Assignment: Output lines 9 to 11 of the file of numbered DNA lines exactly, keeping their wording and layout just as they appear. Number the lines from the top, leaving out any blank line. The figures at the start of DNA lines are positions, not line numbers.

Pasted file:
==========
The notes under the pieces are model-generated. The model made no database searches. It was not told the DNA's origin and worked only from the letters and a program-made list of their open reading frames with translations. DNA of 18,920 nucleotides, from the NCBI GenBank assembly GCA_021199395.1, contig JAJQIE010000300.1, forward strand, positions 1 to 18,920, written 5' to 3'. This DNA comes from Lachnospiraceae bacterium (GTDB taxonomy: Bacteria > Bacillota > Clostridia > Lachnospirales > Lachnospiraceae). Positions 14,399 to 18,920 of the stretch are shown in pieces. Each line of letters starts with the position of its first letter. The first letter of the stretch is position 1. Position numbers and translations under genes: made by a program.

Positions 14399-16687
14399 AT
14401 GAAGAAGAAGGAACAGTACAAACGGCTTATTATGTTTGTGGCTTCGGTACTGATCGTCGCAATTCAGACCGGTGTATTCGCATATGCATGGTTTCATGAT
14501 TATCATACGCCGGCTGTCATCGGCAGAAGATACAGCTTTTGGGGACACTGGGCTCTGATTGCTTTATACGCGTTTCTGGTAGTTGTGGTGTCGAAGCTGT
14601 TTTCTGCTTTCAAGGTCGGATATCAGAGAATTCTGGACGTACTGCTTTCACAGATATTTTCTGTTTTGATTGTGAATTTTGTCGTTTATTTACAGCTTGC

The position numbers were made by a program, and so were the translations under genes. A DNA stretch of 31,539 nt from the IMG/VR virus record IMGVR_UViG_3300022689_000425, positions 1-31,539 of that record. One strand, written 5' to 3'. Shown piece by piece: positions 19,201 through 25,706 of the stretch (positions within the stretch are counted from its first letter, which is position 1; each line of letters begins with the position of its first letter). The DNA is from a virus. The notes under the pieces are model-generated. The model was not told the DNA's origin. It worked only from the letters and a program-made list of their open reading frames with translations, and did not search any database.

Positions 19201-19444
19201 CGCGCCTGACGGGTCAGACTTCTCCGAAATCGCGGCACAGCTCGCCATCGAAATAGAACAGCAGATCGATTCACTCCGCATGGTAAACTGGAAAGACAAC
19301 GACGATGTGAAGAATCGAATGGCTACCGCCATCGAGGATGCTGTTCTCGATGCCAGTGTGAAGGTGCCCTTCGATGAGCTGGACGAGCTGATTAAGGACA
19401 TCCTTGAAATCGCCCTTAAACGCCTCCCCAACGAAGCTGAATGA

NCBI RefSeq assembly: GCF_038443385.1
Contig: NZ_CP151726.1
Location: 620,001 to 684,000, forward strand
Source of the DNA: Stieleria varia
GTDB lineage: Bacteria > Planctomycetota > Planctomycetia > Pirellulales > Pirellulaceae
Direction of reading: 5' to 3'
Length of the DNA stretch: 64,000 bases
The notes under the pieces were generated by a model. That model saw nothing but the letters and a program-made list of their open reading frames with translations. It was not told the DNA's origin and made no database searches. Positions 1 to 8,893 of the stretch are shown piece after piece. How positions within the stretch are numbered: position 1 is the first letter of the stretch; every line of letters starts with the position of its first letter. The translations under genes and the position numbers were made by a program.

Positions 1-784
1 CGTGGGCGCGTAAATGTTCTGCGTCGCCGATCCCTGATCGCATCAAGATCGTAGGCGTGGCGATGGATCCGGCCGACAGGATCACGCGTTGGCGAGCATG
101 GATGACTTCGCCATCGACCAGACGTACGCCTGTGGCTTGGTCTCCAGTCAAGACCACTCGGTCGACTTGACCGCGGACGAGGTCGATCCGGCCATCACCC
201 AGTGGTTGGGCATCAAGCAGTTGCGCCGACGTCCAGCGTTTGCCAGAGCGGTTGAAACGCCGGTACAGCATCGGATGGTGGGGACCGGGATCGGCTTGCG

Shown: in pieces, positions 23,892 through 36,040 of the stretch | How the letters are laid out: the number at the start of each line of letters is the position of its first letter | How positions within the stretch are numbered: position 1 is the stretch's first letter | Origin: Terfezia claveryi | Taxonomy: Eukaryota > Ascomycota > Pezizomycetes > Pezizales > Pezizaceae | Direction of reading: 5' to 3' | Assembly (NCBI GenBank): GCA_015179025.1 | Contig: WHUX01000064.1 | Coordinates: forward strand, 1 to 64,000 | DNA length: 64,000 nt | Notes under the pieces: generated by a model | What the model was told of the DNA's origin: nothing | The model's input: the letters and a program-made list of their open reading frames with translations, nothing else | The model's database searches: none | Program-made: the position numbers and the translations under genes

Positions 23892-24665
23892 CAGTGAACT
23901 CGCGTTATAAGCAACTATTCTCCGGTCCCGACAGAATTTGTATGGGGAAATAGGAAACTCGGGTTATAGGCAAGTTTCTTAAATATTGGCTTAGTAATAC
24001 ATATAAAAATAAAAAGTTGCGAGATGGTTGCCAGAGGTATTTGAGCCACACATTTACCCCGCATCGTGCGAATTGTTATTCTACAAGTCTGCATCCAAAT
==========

19201 CGCGCCTGACGGGTCAGACTTCTCCGAAATCGCGGCACAGCTCGCCATCGAAATAGAACAGCAGATCGATTCACTCCGCATGGTAAACTGGAAAGACAAC
19301 GACGATGTGAAGAATCGAATGGCTACCGCCATCGAGGATGCTGTTCTCGATGCCAGTGTGAAGGTGCCCTTCGATGAGCTGGACGAGCTGATTAAGGACA
19401 TCCTTGAAATCGCCCTTAAACGCCTCCCCAACGAAGCTGAATGA